The Conversation: “Forecasting political unrest is a challenging task, especially in this era of post-truth and opinion polls.
Several studies by economists such as Paul Collier and Anke Hoeffler in 1998 and 2002 describe how economic indicators, such as slow income growth and natural resource dependence, can explain political upheaval. More specifically, low per capita income has been a significant trigger of civil unrest.
Economists James Fearon and David Laitin have also followed this hypothesis, showing how specific factors played an important role in Chad, Sudan and Somalia in outbreaks of political violence.
According to the International Country Risk Guide index, the internal political stability of Sudan fell by 15% in 2014, compared to the previous year. This decrease was after a reduction of its per capita income growth rate from 12% in 2012 to 2% in 2013.
By contrast, when the income per capita growth increased in 1997 compared to 1996, the score for political stability in Sudan increased by more than 100% in 1998. Political stability across any given year seems to be a function of income growth in the previous one.
When economics lie
But as the World Bank admitted, “economic indicators failed to predict Arab Spring”.
Usual economic performance indicators, such as gross domestic product, trade, foreign direct investment, showed higher economic development and globalisation of the Arab Spring countries over a decade. Yet, in 2010, the region witnessed unprecedented uprisings that caused the collapse of regimes such as those in Tunisia, Egypt and Libya.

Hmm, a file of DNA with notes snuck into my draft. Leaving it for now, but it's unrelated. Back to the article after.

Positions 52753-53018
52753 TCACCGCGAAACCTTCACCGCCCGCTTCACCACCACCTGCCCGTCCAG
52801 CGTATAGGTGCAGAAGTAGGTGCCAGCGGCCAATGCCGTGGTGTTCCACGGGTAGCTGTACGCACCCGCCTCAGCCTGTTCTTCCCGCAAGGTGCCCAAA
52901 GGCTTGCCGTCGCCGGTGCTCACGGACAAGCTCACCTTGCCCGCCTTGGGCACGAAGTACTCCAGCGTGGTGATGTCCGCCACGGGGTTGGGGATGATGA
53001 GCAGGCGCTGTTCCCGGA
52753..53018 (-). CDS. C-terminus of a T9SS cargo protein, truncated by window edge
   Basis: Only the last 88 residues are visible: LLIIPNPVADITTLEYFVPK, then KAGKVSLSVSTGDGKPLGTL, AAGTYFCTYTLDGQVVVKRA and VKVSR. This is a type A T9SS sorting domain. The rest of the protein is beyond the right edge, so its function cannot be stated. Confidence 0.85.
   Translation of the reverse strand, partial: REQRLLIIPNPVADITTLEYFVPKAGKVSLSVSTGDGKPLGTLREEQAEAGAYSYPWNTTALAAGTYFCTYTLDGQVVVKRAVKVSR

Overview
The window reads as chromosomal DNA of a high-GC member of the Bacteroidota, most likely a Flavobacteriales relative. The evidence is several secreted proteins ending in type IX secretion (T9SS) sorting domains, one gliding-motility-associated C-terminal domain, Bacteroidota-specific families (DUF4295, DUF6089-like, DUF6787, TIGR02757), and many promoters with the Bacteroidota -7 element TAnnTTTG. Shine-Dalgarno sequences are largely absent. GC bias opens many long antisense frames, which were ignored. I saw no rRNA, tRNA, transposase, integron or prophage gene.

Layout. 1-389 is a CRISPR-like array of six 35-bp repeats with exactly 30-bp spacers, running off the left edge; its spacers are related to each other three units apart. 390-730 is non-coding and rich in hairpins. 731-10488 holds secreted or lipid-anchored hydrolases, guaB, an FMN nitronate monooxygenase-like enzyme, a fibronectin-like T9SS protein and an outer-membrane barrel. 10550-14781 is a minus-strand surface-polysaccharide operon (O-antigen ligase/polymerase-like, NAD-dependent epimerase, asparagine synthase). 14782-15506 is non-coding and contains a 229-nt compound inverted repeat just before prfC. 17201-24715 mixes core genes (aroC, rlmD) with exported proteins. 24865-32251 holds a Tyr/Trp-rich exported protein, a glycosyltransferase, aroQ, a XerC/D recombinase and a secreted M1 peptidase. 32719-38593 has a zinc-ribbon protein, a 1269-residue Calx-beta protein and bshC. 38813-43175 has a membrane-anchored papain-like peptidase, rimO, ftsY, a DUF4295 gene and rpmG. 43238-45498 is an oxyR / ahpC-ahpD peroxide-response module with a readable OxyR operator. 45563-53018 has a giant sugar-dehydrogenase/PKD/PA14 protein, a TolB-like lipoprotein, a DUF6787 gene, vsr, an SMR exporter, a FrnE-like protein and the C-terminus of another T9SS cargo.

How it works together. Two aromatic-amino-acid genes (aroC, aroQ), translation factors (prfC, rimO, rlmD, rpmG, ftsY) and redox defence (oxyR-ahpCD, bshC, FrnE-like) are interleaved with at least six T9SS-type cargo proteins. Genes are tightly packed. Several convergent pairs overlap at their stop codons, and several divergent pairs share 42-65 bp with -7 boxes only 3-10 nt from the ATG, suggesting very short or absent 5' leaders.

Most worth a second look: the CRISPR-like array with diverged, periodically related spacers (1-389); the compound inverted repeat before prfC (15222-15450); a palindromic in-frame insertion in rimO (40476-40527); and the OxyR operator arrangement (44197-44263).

In our 2016 study we used data for more than 100 countries for the 1984–2012 period. We wanted to look at criteria other than economics to better understand the rise of political upheavals.
We found out and quantified how corruption is a destabilising factor when youth (15-24 years old) exceeds 20% of adult population.
Let’s examine the two main components of the study: demographics and corruption….
We are 90% confident that a youth bulge beyond 20% of adult population, on average, combined with high levels of corruption can significantly destabilise political systems within specific countries when other factors described above also taken into account. We are 99% confident about a youth bulge beyond 30% levels.
Our results can help explain the risk of internal conflict and the possible time window for it happening. They could guide policy makers and international organisations in allocating their anti-corruption budget better, taking into account the demographic structure of societies and the risk of political instability….(More).